Referring to FIGS. 2 and 3, the present invention distills these principles and describes their application to monolithic NPROs in which the nonplanar ring light path contains an even number of reflections, and in particular the cases of six-reflection and eight-reflection NPROs. Consider a 2N-reflection NPRO, where N is an integer greater than or equal to 2. Initially, consideration is made of the case in which all but one of the reflections are total internal reflections, and the remaining reflection occurs at the multilayer dielectric coated output coupler 22 and 32. Assume that the geometry of the light path is such that all of the reflection vertices are coplanar except for one. Further, assume that the light path has a plane of mirror symmetry that contains the output coupling vertex and the out-of-plane vertex. Examples of such geometries are shown in FIGS. 1, 2 and 3 for four-reflection, six-reflection, and eight-reflection nonplanar ring light paths, respectively.
For monolithic NPROs with such nonplanar ring light paths, it can be shown that for a given direction of propagation around the ring the polarization-influencing effects of all of the total internal reflections, Faraday rotations, and rotations associated with the nonplanar geometry are optically equivalent to the effect of a single waveplate whose principal axes are rotated by some angle with respect to those of an output coupler 22 and 32. Each NPRO has an output coupler 22 and 32 to permit output coupling of the laser radiation and input coupling of the pump laser light. These output couplers are identified by their location as 22 and 32 in FIGS. 2a and 3a, respectively, and are discussed in more detail below. The output couplers themselves are optically equivalent to a waveplate and a partial polarizer with aligned principal axes. Thus, the monolithic NPRO resonator is optically equivalent to two separate optical systems (one for each direction of propagation around the ring) consisting of a waveplate with its principal axes rotated by some angle with respect to the principal axes of the output coupler.
This relationship is demonstrated schematically in FIG. 4a and 4b where two resonators 46 and 56 that are optically equivalent to the monolithic NPRO for the two directions of propagation are illustrated. In this Figure the retardance of the output coupler is taken to be 180°, a highly preferred case, so the output coupler is shown as optically equivalent to a halfwave plate and a partial polarizer. In general the retardance of the output coupler need not be 180°.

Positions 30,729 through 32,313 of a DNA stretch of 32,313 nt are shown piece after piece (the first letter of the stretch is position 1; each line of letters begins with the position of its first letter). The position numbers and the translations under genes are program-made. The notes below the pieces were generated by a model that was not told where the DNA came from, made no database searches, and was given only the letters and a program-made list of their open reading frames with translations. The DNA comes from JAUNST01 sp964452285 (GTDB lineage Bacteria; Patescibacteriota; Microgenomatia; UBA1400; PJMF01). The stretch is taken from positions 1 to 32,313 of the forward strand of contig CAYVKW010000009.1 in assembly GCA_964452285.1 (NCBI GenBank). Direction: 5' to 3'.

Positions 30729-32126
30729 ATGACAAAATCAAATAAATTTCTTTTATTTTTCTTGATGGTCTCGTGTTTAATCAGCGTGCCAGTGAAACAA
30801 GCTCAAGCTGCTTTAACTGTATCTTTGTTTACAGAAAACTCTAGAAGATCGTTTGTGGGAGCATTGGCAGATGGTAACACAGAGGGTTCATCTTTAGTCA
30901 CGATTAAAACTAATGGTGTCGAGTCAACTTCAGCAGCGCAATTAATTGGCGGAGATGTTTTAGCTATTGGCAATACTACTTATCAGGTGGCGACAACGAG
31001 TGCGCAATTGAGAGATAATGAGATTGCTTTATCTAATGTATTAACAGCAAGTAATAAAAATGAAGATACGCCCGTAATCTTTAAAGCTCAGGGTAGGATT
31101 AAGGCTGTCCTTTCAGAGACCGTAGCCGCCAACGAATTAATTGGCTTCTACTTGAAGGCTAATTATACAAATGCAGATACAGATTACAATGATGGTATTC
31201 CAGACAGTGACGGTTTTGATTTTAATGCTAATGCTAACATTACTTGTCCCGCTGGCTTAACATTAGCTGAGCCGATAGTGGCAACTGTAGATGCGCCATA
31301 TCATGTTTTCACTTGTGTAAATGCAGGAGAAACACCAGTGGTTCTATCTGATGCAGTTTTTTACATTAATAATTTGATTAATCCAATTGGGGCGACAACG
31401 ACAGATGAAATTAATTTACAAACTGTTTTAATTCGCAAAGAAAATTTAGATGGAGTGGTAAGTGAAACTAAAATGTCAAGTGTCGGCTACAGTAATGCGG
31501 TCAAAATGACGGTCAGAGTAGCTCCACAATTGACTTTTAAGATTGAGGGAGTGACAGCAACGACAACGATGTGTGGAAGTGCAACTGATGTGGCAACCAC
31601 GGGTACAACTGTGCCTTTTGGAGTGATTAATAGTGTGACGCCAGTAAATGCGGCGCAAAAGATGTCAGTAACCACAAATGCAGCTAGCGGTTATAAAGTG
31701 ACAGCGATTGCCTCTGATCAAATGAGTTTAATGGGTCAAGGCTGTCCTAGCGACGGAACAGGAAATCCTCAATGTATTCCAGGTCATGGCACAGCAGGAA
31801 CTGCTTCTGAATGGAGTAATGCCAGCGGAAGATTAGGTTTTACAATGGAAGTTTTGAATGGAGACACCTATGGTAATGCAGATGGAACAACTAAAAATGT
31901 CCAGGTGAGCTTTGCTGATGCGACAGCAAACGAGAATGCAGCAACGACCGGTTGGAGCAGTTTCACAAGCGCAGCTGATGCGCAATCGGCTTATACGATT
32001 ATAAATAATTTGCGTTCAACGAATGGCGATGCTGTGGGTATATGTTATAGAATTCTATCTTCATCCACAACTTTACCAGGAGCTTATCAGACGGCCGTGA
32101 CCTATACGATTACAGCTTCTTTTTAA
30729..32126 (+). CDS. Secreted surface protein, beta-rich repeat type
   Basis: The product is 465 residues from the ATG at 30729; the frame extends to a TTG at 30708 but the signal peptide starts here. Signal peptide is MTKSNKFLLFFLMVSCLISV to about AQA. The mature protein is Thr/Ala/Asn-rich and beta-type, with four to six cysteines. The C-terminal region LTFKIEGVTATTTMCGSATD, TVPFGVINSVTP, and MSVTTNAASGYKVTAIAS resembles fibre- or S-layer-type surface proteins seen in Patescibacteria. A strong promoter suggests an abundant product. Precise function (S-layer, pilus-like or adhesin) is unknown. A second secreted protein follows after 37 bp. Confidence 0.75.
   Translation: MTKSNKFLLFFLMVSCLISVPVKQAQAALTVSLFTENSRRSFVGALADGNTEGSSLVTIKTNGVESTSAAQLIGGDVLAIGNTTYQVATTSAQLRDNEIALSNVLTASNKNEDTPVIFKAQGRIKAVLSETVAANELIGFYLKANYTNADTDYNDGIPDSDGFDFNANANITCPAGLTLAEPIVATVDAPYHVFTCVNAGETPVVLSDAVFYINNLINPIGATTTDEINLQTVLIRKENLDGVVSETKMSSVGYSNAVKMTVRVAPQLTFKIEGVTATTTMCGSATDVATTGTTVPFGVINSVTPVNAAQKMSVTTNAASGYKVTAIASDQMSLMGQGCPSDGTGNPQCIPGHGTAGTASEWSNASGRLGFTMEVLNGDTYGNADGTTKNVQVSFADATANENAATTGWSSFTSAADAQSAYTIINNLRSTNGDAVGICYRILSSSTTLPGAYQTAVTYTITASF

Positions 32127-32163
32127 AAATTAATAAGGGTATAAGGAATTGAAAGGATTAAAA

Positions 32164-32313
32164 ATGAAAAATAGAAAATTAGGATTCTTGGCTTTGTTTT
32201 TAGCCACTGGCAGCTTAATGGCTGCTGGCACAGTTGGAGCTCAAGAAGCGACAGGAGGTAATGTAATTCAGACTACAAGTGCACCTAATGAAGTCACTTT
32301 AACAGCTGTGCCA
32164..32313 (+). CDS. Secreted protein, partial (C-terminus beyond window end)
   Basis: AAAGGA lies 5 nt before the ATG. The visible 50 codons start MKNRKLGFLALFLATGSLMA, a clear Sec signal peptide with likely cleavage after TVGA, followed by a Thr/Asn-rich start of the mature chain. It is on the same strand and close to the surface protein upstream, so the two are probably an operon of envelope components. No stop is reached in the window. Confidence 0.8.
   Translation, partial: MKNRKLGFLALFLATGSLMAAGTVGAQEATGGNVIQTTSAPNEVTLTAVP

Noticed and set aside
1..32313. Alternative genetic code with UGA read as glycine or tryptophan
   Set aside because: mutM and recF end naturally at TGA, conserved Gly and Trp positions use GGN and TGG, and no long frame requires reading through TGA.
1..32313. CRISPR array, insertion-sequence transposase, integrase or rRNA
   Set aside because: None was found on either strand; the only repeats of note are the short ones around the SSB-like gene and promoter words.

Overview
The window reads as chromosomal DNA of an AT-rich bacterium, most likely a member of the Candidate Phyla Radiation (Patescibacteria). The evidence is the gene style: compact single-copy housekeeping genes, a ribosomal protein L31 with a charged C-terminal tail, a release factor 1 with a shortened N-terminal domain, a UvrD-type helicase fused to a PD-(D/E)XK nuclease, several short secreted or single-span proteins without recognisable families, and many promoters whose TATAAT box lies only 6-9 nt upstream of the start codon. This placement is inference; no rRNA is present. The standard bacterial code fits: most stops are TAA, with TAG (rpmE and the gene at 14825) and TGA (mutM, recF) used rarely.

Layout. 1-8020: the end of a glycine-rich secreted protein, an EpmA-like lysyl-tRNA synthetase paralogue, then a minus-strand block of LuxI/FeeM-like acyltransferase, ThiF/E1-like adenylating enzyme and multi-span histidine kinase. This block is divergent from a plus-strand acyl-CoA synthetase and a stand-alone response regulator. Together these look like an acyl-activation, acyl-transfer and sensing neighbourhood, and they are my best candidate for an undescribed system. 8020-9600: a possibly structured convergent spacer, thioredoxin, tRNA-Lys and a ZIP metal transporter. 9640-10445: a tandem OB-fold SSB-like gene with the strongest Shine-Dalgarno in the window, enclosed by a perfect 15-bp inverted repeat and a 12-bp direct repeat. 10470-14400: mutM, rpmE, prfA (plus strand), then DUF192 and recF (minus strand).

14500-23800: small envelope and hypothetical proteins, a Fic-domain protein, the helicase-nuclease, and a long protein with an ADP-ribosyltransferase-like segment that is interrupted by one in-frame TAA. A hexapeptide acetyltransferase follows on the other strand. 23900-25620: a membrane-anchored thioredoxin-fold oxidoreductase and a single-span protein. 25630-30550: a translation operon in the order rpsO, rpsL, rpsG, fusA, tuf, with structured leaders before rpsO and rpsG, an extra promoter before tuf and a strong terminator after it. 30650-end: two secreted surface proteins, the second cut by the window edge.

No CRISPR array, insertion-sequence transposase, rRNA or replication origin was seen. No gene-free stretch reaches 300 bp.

Referring to FIG. 4a, an algorithm to produce optimal unidirectional operation in the counterclockwise (CCW) direction is as follows. Independent of the retardance 2τ+ of the CCW optical equivalent waveplate 40, a CCW equivalent waveplate 40 is chosen such tha its principal axes are aligned with those of the output coupler 22, i.e., α+ =0, thereby assuring that the lowest loss polarization state of the resonator will in fact be the operating polarization state for the CCW direction. Referring to FIG. 4b, a retardance 2τ- and orientation angle α- are then chosen for the clockwise (CW) waveplate 50 to maximize the losses of the two possible polarization states for the CW direction. The retardances and orientation angles of the CCW and CW optically equivalent waveplates are complicated, coupled functions of the retardances of the total internal reflections, the dihedral angles between successive planes of incidence, and the Faraday rotations occurring in each segment of the light path. Since the equivalent waveplates 40 and 50 for the two directions of propagation are not independent, a constrained optimization problem is presented which must be solved.
It should be appreciated that the optimal-optical-diode solutions occur for those light path geometries that produce a retardance for the CW optically equivalent waveplate 50 such that the sum of the retardance of the CW waveplate 50 and the retardance associated with the reflection from the output coupler is a integer multiple of 360 degrees. For the highly preferred case in which the multilayer dielectric mirror is coated with a quarter-wave stack (each thin film layer has a quarter-wave optical thickness at the given angle of incidence and laser wavelength), the problem is simplified. In that case the retardance of the output coupler is 180 degrees, and the optimal-optical-diode solutions occur for light path geometries that make the CW equivalent waveplate 50 a half-waveplate.